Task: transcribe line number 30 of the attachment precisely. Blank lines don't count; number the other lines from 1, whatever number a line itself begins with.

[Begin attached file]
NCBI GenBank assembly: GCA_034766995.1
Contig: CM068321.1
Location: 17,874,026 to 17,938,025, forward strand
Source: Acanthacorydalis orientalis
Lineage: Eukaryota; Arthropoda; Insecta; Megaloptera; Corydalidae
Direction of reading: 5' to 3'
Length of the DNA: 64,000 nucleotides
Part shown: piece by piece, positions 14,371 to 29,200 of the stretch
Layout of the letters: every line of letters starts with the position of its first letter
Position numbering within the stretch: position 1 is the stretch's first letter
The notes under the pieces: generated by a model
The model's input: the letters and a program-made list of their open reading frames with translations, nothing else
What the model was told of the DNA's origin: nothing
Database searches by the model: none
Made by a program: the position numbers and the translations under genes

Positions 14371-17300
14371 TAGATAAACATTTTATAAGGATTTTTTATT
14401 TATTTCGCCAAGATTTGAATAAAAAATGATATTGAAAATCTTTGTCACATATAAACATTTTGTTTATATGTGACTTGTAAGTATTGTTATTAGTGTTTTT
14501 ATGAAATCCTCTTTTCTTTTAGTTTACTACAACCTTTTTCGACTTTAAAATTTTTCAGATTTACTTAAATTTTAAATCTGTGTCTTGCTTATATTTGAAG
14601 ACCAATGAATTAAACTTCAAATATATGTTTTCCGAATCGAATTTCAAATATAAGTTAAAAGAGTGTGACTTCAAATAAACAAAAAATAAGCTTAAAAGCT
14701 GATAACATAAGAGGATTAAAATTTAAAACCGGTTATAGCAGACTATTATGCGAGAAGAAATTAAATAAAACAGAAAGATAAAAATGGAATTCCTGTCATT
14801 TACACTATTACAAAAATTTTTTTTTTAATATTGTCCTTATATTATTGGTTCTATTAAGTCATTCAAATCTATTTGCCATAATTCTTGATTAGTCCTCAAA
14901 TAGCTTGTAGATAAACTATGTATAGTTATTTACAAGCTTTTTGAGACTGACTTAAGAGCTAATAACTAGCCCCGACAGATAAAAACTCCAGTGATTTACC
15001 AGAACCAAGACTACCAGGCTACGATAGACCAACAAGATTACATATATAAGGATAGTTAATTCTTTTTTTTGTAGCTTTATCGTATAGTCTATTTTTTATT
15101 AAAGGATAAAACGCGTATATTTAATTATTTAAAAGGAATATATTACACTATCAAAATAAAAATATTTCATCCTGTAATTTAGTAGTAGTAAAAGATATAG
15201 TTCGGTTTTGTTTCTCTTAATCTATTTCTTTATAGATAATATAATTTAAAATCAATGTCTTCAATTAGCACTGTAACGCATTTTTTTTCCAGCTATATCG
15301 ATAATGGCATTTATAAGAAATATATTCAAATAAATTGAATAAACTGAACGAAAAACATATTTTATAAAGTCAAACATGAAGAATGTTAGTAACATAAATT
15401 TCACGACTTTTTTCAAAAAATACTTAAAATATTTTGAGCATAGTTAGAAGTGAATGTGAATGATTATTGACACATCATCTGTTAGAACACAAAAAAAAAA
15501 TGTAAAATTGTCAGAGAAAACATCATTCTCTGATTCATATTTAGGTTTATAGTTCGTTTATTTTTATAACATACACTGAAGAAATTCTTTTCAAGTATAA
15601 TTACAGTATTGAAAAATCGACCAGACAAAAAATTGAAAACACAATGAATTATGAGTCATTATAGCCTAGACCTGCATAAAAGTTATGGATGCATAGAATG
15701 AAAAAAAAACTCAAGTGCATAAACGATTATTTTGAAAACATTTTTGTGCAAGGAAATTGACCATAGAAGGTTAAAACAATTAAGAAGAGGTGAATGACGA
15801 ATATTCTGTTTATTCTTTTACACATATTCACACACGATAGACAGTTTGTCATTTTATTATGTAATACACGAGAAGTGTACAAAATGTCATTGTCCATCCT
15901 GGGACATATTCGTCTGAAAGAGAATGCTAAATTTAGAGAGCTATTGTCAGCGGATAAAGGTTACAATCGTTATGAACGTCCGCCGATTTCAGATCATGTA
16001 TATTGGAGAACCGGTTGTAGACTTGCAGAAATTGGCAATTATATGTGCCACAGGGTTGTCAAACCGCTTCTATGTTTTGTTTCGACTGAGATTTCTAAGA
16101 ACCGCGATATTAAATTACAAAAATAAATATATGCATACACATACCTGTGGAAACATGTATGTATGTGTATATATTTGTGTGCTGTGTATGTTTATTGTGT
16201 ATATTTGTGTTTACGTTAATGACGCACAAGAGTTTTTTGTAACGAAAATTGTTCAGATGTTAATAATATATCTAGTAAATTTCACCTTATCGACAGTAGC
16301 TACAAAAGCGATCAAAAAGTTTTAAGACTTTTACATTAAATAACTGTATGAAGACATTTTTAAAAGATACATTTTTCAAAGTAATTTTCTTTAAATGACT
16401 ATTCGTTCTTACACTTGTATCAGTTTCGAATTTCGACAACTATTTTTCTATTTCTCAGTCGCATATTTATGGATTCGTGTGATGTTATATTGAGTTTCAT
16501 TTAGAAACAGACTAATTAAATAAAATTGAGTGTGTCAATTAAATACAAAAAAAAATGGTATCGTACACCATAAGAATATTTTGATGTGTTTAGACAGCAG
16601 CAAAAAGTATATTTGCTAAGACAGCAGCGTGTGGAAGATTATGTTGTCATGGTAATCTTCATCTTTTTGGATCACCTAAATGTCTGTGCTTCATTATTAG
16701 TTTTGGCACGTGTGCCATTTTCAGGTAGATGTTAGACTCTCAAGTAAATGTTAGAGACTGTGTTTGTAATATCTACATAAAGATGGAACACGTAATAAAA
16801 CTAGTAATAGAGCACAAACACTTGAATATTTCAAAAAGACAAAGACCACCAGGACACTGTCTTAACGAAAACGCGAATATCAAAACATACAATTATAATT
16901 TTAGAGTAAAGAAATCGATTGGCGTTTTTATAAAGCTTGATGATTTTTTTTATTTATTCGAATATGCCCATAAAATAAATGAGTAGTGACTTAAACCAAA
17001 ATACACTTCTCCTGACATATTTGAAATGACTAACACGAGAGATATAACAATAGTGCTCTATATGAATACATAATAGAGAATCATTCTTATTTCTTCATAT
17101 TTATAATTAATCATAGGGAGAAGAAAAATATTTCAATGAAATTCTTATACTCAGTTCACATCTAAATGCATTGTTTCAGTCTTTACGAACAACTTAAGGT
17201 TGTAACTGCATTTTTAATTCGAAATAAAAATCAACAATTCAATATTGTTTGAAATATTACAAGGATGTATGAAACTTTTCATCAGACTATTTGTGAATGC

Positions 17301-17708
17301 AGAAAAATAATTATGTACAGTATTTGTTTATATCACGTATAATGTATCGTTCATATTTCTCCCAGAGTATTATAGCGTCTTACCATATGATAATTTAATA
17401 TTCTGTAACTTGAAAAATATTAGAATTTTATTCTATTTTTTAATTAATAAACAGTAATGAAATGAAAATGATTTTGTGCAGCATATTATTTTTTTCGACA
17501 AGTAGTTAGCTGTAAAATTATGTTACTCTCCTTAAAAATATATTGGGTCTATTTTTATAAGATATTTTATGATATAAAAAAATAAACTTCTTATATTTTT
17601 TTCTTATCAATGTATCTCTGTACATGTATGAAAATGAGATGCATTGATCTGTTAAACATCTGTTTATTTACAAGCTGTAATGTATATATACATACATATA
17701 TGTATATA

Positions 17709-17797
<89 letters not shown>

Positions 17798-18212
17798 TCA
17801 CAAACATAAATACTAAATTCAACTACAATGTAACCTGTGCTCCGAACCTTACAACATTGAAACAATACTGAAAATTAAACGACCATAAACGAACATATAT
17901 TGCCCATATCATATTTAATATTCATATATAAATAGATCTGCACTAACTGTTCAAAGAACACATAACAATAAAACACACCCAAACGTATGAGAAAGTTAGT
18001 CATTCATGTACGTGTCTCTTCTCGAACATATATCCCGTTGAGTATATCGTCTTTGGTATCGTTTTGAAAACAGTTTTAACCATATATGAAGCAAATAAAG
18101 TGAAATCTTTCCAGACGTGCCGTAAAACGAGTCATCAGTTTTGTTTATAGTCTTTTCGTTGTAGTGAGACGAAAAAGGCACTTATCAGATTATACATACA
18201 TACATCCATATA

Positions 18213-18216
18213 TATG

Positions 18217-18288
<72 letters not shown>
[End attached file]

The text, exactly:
15601 TTACAGTATTGAAAAATCGACCAGACAAAAAATTGAAAACACAATGAATTATGAGTCATTATAGCCTAGACCTGCATAAAAGTTATGGATGCATAGAATG